In his Blu-ray review, Svet Atanasov praises the picture for its "visual style [which] clearly confirms the existence of a grand vision and ultimately a desire to impress without imitating someone else's work...The cast is [also] very convincing. Keitel is spectacular as the obsessed with his opponent officer who can't find peace throughout the years... Carradine is equally impressive as D'Hubert. His facial expressions repeatedly reveal how difficult it is for him to control his emotions each time Feraud's name is mentioned."
Another vintage HD release is Kino's White Zombie Blu-ray. Director Victor Halperin's moody chiller did not receive much critical or commercial support when it premiered in 1932, but it actually helped lay the groundwork for one of the horror genre's most enduring tropes: by most accounts, White Zombie stands as the first zombie picture. It's nowhere near as graphic as Dawn of the Dead or even the television hit The Walking Dead, and many of the supporting performances are stilted and unconvincing, but Halperin's maintains a dreamy, genuinely unnerving tonal atmosphere, and he gets a delightfully hammy turn from Dracula star Bela Lugosi.
Casey Broadwater uses his Blu-ray review to discuss why White Zombie has resonated with film buffs; he writes that "as film historian Frank Thompson points out in his audio commentary...White Zombie seems to exist in some weird parallel universe not entirely attached to our own. Its reputation has increased in light of its status as 'first zombie film,' and it's probably easier today to overlook the film's faults - including one or two plot holes and some general confusion about the characters' motivations - and celebrate its merits. The mouldering [sic] set design, borrowed from other films shot on the Universal Studios lot. Arthur Martinelli's eerie black and white cinematography. The ghostly special effects work. And, of course, the legendary Bela Lugosi, perfectly devilish with a fu-manchu mustache and twirled up eyebrows, gazing out of the screen in tight closeup, hypnotizing us even now."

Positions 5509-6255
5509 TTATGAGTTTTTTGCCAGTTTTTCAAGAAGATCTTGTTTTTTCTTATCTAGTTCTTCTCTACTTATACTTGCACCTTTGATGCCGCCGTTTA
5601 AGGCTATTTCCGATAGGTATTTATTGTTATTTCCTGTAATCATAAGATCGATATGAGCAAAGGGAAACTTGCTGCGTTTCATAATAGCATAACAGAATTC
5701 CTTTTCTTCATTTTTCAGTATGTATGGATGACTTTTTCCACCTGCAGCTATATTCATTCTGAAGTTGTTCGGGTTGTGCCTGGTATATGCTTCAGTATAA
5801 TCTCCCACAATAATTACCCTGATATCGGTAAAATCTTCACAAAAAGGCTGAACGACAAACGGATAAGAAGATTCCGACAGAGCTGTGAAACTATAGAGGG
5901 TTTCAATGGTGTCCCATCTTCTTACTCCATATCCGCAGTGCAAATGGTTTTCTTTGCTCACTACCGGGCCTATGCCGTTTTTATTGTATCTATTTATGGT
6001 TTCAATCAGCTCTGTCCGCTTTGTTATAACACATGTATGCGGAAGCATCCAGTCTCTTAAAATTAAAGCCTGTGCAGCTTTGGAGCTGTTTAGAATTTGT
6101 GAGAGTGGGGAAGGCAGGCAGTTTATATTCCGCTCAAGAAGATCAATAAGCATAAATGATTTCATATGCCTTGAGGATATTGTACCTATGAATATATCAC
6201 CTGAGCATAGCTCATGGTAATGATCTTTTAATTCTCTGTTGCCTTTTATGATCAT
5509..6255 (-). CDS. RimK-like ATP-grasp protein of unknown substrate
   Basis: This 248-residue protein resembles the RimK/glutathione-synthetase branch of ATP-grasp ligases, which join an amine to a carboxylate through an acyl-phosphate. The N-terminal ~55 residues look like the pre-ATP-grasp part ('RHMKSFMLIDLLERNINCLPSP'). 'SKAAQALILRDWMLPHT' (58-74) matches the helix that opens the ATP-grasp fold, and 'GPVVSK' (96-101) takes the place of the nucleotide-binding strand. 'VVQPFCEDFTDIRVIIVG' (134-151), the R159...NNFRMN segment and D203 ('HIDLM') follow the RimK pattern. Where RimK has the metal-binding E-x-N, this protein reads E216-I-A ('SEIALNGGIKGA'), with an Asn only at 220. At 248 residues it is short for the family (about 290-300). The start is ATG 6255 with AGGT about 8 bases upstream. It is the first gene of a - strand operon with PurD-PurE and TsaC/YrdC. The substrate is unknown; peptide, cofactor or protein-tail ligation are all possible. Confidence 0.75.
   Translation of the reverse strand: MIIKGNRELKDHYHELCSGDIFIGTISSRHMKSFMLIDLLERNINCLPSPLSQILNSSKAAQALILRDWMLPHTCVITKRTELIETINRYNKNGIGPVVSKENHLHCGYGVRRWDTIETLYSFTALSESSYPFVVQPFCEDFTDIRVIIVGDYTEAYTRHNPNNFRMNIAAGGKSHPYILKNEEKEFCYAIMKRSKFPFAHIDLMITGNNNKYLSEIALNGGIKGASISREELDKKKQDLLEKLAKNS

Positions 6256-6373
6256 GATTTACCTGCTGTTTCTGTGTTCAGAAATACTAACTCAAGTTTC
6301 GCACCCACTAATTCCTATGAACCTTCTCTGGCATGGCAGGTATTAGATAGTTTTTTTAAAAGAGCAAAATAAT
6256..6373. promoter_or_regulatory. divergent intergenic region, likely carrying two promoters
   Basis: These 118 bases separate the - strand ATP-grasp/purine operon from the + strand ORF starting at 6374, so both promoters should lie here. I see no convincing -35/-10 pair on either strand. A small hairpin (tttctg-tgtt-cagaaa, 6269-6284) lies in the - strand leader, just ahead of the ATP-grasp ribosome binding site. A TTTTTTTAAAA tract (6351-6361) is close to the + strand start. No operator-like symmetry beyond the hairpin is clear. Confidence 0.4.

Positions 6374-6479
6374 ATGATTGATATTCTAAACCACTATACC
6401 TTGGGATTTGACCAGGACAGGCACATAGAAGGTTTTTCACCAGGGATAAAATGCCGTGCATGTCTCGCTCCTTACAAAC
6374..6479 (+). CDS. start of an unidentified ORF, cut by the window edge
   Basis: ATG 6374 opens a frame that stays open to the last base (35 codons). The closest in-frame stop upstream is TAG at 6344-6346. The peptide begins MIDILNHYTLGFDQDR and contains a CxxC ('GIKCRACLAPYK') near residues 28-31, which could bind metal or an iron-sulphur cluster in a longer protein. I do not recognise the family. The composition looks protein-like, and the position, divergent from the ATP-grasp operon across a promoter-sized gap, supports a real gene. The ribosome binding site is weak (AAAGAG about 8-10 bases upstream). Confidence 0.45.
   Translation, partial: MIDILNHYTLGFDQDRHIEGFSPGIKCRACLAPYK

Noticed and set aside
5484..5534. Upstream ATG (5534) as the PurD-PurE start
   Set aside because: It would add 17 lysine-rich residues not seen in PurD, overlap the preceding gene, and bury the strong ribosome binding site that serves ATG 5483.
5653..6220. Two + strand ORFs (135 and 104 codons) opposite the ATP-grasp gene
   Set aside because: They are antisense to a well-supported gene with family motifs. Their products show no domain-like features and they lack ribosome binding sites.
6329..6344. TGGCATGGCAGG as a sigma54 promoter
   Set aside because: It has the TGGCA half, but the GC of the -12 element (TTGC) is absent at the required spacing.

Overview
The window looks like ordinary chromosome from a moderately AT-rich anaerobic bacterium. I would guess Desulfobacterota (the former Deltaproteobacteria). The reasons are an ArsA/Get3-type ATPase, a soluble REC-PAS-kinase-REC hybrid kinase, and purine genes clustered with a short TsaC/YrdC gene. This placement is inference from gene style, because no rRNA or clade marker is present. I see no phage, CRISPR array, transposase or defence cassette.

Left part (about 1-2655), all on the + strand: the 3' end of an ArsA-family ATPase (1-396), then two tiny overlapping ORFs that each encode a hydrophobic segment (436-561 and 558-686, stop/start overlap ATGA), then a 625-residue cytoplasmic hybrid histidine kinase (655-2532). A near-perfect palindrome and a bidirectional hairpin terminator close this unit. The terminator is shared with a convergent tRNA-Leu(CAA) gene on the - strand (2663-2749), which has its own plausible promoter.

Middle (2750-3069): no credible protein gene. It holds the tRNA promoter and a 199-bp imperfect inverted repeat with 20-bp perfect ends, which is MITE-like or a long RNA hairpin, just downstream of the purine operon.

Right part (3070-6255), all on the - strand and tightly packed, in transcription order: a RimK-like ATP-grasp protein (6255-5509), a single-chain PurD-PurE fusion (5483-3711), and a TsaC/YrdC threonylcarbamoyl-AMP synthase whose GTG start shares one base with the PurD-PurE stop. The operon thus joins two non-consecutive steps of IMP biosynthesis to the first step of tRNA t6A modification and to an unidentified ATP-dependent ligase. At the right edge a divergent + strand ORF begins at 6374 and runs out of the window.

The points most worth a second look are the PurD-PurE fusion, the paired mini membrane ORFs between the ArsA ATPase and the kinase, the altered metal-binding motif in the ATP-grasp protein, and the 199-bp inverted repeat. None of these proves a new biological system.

Finally, TV-on-Blu-ray gets another addition through the release of Downton Abbey: Season 3. For many viewers, this season represents the beloved PBS television program at its most divisive; Downton Abbey sees its characters going through ever more radical and dramatic changes, and this escalation stretches, at times, the believability of of the series past the confines of its relatively modest first season. That said, the program continues to maintain the soapy appeal of its first two years, and it gets a great boost from the addition of Shirley MacLaine as Lady Grantham's mother.
Through his Blu-ray review, Brian Orndorf writes the following: "Outsiders will politicize the program, endlessly debating its meaning and impact as a series observing privilege and detailing class warfare. I don't begrudge the public any opportunity for debate, but I choose to view Downton Abbey as a soap opera...It's high drama with exemplary textures and period details, with luminescent performers and razor-sharp dialogue, all funneled into a frothy, furious ocean of disasters and tight-lipped joy. It's a mercilessly entertaining show that almost feigns regality and subtextual profundity to cover for its true desire: to provide an emotional roller coaster of chest-seizing reactions."